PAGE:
A Visit to the United States Holocaust Memorial Museum

At long last I had the opportunity to visit the United States Holocaust Memorial Museum today, September 11, 2013, the 12th Anniversary of the attack on the New York World Trade Center, September 11, 2001.   The museum is in Washington, DC, and the best way to get there is to take the Metro to the Smithsonian station.

Before taking the elevator to the 4th Floor (you work your way down), I was asked to take an “Identification Card” that “…tells the story of a real person who lived during the Holocaust.”  I drew Leon Franko, born to a large Sephardic-Jewish family from Yugoslavia Macedonia, near the Greek border.  He and his wife perished in Auschwitz on April 1, 1944.

Judging from the somber facial expressions and occasional audible gasps of fellow visitors today, I’m certain their and my gut-wrenching reactions to the identification cards and exhibits are not unique.

The most difficult for me were the photos of the children and my despair whenever I think about the evil and those appalling horrors that took place in Germany and much of Europe less than a hundred years ago during the period 1933-45.

Following closely behind the photos of the children was the lack of response by the U.S. to what appeared to be a clear picture of the atrocities by the Nazis.  Granted the U.S. was still in a state of economic emergency in 1933, but the case is made by the materials at the Museum that the U.S. turned a blind eye at best and at worst refused to raise the immigration quota to admit Jewish immigrants who wound up among the murdered.

Senators, Congressmen, the State Department and others argued that increasing immigration quotas would mean fewer jobs for Americans.  A bill to at least allow the immigration of 20,000 children never reached a vote.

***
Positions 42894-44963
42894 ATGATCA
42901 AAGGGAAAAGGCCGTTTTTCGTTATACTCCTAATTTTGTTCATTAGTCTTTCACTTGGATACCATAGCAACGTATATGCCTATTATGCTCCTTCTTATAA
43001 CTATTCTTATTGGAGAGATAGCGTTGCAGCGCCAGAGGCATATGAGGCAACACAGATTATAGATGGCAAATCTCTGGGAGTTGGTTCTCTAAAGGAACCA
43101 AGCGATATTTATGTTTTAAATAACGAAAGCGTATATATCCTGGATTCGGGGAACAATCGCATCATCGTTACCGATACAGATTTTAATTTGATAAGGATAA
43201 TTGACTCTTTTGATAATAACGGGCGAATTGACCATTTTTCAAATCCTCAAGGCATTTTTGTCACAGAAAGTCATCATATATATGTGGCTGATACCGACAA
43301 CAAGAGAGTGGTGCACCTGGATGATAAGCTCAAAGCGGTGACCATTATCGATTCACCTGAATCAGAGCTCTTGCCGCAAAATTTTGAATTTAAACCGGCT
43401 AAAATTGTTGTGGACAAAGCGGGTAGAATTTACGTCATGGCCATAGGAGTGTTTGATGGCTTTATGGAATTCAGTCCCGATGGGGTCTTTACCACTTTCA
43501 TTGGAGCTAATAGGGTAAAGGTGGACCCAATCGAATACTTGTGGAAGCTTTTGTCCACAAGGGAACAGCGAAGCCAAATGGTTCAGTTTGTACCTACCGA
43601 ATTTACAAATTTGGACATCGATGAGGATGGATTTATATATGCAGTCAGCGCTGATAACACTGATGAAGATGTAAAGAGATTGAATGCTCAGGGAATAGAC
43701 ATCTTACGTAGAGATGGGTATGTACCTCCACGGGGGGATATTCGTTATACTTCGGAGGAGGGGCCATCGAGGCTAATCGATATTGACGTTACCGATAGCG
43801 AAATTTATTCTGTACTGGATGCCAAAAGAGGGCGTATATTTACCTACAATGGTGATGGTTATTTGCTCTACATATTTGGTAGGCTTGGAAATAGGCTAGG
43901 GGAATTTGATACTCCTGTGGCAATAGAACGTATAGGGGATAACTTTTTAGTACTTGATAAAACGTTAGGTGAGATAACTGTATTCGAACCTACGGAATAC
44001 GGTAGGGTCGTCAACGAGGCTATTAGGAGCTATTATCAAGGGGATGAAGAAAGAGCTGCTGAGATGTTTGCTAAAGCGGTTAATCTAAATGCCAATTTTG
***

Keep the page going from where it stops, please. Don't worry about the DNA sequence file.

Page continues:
A product of Catholic education in Chicago that culminated in graduation from high school in 1957, I was told nothing about the Holocaust until two years later, 1959, when I read “Silent Is The Vistula,” a heartbreaking account of the Jewish Ghetto in Warsaw under the Nazis.

From a Museum brochure titled: “A Changed World – The Continuing Impact of the Holocaust,” the changes since World War II:

– Nations pledged to prevent and punish the crime of “genocide.”

– Criminal trials for crimes against humanity

– Expansion of international protection of human rights

– “Informed consent” as an ethical approach to medical experimentation

– Protections for refugees broadened

– Israel as the Jewish homeland

– Progress of reconciliation between Christians and Jews

I pray for continued progress and hope a visit to the Holocaust Museum is included in the itineraries of the tourists in plain sight in Washington every day.  This awful memory must be shared and preserved in order that we do whatever we can to ensure the community of nations understands nothing remotely resembling the Holocaust will be tolerated.



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